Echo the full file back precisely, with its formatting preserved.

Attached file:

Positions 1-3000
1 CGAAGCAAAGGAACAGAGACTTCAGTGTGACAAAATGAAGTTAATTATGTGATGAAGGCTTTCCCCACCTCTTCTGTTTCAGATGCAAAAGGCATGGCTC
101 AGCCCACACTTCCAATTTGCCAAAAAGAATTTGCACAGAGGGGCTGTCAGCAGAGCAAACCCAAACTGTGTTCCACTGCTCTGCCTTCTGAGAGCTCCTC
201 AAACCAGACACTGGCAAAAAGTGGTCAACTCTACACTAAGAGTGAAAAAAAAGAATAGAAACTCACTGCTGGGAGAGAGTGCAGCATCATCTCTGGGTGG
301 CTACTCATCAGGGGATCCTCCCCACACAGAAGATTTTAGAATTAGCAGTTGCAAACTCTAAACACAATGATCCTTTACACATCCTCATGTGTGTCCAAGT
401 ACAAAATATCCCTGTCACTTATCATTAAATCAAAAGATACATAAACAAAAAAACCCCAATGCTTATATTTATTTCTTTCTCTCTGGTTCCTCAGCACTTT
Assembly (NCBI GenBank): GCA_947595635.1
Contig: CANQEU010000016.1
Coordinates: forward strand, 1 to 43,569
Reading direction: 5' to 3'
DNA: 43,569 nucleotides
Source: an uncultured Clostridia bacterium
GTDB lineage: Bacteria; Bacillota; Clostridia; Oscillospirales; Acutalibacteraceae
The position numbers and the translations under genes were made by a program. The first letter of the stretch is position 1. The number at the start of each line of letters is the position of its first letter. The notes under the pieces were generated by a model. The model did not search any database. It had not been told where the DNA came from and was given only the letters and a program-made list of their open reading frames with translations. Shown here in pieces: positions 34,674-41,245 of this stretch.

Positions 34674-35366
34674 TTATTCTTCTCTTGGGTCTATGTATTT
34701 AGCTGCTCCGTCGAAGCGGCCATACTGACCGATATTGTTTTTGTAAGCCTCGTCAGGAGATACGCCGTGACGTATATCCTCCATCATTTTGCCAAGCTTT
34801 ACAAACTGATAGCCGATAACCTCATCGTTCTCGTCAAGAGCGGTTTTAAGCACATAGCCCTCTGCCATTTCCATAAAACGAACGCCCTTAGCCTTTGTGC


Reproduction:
Positions 1-3000
1 CGAAGCAAAGGAACAGAGACTTCAGTGTGACAAAATGAAGTTAATTATGTGATGAAGGCTTTCCCCACCTCTTCTGTTTCAGATGCAAAAGGCATGGCTC
101 AGCCCACACTTCCAATTTGCCAAAAAGAATTTGCACAGAGGGGCTGTCAGCAGAGCAAACCCAAACTGTGTTCCACTGCTCTGCCTTCTGAGAGCTCCTC
201 AAACCAGACACTGGCAAAAAGTGGTCAACTCTACACTAAGAGTGAAAAAAAAGAATAGAAACTCACTGCTGGGAGAGAGTGCAGCATCATCTCTGGGTGG
301 CTACTCATCAGGGGATCCTCCCCACACAGAAGATTTTAGAATTAGCAGTTGCAAACTCTAAACACAATGATCCTTTACACATCCTCATGTGTGTCCAAGT
401 ACAAAATATCCCTGTCACTTATCATTAAATCAAAAGATACATAAACAAAAAAACCCCAATGCTTATATTTATTTCTTTCTCTCTGGTTCCTCAGCACTTT
Assembly (NCBI GenBank): GCA_947595635.1
Contig: CANQEU010000016.1
Coordinates: forward strand, 1 to 43,569
Reading direction: 5' to 3'
DNA: 43,569 nucleotides
Source: an uncultured Clostridia bacterium
GTDB lineage: Bacteria; Bacillota; Clostridia; Oscillospirales; Acutalibacteraceae
The position numbers and the translations under genes were made by a program. The first letter of the stretch is position 1. The number at the start of each line of letters is the position of its first letter. The notes under the pieces were generated by a model. The model did not search any database. It had not been told where the DNA came from and was given only the letters and a program-made list of their open reading frames with translations. Shown here in pieces: positions 34,674-41,245 of this stretch.

Positions 34674-35366
34674 TTATTCTTCTCTTGGGTCTATGTATTT
34701 AGCTGCTCCGTCGAAGCGGCCATACTGACCGATATTGTTTTTGTAAGCCTCGTCAGGAGATACGCCGTGACGTATATCCTCCATCATTTTGCCAAGCTTT
34801 ACAAACTGATAGCCGATAACCTCATCGTTCTCGTCAAGAGCGGTTTTAAGCACATAGCCCTCTGCCATTTCCATAAAACGAACGCCCTTAGCCTTTGTGC